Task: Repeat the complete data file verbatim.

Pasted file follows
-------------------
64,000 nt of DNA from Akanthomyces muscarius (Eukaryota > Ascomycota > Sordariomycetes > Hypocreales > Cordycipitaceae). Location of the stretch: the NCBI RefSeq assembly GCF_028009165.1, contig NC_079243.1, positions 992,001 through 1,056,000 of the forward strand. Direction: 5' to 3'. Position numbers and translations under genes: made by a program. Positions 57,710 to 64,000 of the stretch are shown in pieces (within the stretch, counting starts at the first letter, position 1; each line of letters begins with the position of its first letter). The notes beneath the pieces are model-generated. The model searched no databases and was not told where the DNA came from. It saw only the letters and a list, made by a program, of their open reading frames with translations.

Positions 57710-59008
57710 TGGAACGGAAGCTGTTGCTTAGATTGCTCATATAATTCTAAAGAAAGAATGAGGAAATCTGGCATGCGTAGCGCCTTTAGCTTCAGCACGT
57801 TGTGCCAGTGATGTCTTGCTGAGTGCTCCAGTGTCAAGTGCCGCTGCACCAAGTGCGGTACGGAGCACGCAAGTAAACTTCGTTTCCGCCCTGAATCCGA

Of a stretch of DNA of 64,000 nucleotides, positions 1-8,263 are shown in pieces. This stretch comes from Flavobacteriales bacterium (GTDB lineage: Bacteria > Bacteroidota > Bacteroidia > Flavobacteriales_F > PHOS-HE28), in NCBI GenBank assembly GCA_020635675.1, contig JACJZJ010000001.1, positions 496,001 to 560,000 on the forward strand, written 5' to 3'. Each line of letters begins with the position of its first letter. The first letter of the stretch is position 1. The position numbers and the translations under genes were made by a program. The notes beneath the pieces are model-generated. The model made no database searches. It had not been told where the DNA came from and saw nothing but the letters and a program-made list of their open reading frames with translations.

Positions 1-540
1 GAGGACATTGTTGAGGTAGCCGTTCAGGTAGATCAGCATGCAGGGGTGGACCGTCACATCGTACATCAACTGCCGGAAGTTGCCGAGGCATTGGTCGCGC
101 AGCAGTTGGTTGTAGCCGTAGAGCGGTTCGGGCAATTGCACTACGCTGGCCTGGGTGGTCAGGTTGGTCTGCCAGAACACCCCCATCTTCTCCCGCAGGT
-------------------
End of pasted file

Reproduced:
64,000 nt of DNA from Akanthomyces muscarius (Eukaryota > Ascomycota > Sordariomycetes > Hypocreales > Cordycipitaceae). Location of the stretch: the NCBI RefSeq assembly GCF_028009165.1, contig NC_079243.1, positions 992,001 through 1,056,000 of the forward strand. Direction: 5' to 3'. Position numbers and translations under genes: made by a program. Positions 57,710 to 64,000 of the stretch are shown in pieces (within the stretch, counting starts at the first letter, position 1; each line of letters begins with the position of its first letter). The notes beneath the pieces are model-generated. The model searched no databases and was not told where the DNA came from. It saw only the letters and a list, made by a program, of their open reading frames with translations.

Positions 57710-59008
57710 TGGAACGGAAGCTGTTGCTTAGATTGCTCATATAATTCTAAAGAAAGAATGAGGAAATCTGGCATGCGTAGCGCCTTTAGCTTCAGCACGT
57801 TGTGCCAGTGATGTCTTGCTGAGTGCTCCAGTGTCAAGTGCCGCTGCACCAAGTGCGGTACGGAGCACGCAAGTAAACTTCGTTTCCGCCCTGAATCCGA

Of a stretch of DNA of 64,000 nucleotides, positions 1-8,263 are shown in pieces. This stretch comes from Flavobacteriales bacterium (GTDB lineage: Bacteria > Bacteroidota > Bacteroidia > Flavobacteriales_F > PHOS-HE28), in NCBI GenBank assembly GCA_020635675.1, contig JACJZJ010000001.1, positions 496,001 to 560,000 on the forward strand, written 5' to 3'. Each line of letters begins with the position of its first letter. The first letter of the stretch is position 1. The position numbers and the translations under genes were made by a program. The notes beneath the pieces are model-generated. The model made no database searches. It had not been told where the DNA came from and saw nothing but the letters and a program-made list of their open reading frames with translations.

Positions 1-540
1 GAGGACATTGTTGAGGTAGCCGTTCAGGTAGATCAGCATGCAGGGGTGGACCGTCACATCGTACATCAACTGCCGGAAGTTGCCGAGGCATTGGTCGCGC
101 AGCAGTTGGTTGTAGCCGTAGAGCGGTTCGGGCAATTGCACTACGCTGGCCTGGGTGGTCAGGTTGGTCTGCCAGAACACCCCCATCTTCTCCCGCAGGT